“We think that’s partly because, especially if people are fully vaccinated and/or have had COVID before, they’re not always…they don’t get as sick,” said the Dr. says Allison Arwady. “They’re like not learning as much from an immune response and sometimes it can take a little longer for that test to come back positive. The good news is, usually…if the home test is negative, you’re not very likely to have enough virus to spread, to be contagious.”

Learn more here.

Can children under 5 get the COVID vaccine at Walgreens? Here’s what you need to know

Children ages six months to 5 years are finally eligible to receive the COVID vaccine, thanks to last week’s clearance from the Food and Drug Administration and recommendation from the Centers for Disease Control and Prevention.

And according to the Chicago Department of Public Health, hospitals, clinics and pediatricians’ offices across the city are opening appointments and placing orders for Pfizer and Moderna vaccines to be administered.

Local pharmacies and drugstores are too.

However, not all children are able to receive the long-awaited vaccine at all vaccination locations.

Here is a breakdown.

How long are you quarantining or isolating for COVID?

With summertime gatherings intensifying and extremely hot temperatures sending people indoors, many are wondering how long they should quarantine or self-isolate if they are exposed or test positive for COVID.

Here’s a rundown of the CDC’s updated guidelines, including when to quarantine or isolate and information about the incubation period.

COVID vaccines for children under 5: how soon can you make an appointment and where? What there is to know

Where can parents take their children to get their first dose of the COVID vaccine, how soon can you make an appointment, and what is the difference between the two vaccines?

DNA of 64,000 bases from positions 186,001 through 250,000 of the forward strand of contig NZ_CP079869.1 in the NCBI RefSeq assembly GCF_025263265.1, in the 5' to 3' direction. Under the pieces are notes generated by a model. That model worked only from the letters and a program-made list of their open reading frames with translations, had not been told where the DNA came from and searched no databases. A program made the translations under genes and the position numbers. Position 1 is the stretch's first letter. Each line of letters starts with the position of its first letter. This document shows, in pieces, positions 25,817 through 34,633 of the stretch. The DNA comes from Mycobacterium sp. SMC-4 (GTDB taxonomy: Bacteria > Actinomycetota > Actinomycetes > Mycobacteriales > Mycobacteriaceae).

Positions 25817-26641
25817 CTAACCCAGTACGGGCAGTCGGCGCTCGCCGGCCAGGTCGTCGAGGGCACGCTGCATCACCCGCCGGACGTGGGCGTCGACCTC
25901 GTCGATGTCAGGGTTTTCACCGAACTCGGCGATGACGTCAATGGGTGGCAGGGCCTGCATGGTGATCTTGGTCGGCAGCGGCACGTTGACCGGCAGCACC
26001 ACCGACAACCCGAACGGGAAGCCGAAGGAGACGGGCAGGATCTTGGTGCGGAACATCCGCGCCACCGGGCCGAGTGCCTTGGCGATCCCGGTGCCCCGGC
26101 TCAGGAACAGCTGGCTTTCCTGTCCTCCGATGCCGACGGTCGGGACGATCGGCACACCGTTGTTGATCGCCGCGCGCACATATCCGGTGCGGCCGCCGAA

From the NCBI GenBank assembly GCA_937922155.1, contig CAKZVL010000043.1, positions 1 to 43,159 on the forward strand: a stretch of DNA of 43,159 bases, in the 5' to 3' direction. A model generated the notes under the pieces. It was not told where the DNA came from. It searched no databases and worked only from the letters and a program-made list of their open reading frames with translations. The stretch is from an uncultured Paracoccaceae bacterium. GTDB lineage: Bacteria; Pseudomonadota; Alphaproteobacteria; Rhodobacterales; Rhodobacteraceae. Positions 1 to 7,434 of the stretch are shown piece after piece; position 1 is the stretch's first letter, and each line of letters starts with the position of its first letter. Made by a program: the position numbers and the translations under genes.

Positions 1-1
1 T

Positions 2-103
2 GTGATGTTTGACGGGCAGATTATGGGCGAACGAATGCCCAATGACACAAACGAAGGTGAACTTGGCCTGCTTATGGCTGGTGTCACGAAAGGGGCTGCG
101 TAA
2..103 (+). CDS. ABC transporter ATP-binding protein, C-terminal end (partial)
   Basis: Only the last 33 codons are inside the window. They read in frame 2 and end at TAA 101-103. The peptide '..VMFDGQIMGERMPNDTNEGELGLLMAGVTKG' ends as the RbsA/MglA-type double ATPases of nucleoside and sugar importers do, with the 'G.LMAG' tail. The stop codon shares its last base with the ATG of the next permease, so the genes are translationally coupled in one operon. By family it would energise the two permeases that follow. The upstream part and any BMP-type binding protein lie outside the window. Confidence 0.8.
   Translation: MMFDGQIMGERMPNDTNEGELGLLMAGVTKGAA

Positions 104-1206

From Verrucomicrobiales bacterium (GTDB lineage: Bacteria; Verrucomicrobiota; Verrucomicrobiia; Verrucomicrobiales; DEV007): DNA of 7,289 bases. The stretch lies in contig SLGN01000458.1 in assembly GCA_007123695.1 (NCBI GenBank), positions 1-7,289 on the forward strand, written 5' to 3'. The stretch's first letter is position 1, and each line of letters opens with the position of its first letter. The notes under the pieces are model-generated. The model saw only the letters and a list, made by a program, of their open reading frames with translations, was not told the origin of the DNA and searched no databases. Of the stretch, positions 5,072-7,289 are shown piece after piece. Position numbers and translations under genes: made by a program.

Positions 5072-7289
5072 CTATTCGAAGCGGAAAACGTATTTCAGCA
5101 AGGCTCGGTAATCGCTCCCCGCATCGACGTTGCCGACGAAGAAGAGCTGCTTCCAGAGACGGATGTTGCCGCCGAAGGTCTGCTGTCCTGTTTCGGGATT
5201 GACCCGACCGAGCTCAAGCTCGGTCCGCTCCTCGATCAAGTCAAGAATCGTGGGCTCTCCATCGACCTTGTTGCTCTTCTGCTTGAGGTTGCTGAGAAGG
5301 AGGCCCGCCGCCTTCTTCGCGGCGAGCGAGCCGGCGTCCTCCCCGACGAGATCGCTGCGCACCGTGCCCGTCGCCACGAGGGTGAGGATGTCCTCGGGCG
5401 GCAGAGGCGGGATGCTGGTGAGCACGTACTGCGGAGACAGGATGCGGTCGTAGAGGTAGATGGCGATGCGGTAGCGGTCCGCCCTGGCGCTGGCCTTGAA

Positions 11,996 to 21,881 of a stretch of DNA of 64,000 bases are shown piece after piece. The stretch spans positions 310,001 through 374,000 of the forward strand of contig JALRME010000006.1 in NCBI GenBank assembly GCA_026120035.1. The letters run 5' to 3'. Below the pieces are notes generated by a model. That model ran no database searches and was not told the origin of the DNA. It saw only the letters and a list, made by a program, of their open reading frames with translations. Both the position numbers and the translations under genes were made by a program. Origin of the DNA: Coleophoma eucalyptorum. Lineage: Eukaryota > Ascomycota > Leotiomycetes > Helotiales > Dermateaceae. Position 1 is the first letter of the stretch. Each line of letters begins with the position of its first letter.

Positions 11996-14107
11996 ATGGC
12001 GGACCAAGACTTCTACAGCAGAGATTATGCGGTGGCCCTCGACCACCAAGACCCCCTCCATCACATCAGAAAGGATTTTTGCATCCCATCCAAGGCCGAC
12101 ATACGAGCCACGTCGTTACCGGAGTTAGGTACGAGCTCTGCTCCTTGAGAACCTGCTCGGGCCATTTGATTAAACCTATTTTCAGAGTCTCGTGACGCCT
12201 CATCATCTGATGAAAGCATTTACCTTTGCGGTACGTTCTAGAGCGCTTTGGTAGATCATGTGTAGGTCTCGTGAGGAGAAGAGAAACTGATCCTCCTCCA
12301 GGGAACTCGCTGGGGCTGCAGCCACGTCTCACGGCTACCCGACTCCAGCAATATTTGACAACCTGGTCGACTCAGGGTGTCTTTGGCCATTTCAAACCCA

As vendors wait for their shot shipments to arrive, here’s what to know.

Coronavirus FAQ: How long can COVID symptoms appear, what to do if you continue to test positive

Even though the COVID-19 pandemic has been going on for more than two years, individuals may still have many questions if they end up testing positive for the virus.

When they test positive, patients may be curious about how long they will be contagious, how to self-isolate and for how long, and what to do if they continue to test positive for the virus even after their illnesses have disappeared. symptoms.

Here are answers to some of the most frequently asked questions about the virus.

How long are you contagious with COVID? Here’s what the CDC says

If you test positive for coronavirus, you may have several questions, including how long you’re contagious, how long should you quarantine and more.

With the increase in COVID cases in the Chicago area and parts of the United States, local health officials have issued warnings to take precautions, especially in areas where the risk of transmission is increasing.

Here’s a rundown of the CDC’s updated guidelines, including when to quarantine or isolate and information about the incubation period.

How accurate are COVID home tests? Here’s what we know so far

With gatherings and summer events intensifying as temperatures warm, many people are testing themselves for COVID-19 to make sure they don’t spread the virus, but how accurate are the tests?

According to the Centers for Disease Control and Prevention, “positive self-test results are highly reliable.”

Negative results, however, may not rule out infection, especially in people with symptoms of COVID-19, the CDC says.

Details here.

If you’re still coughing after recovering from COVID-19, are you still contagious? How long should you quarantine yourself and when should you get tested? Chicago Department of Public Health Commissioner Dr. Allison Arwady explains what you need to know.

NBC Chicago

Not all news on the site expresses the point of view of the site, but we transmit this news automatically and translate it through programmatic technology on the site and not from a human editor.
Back to top button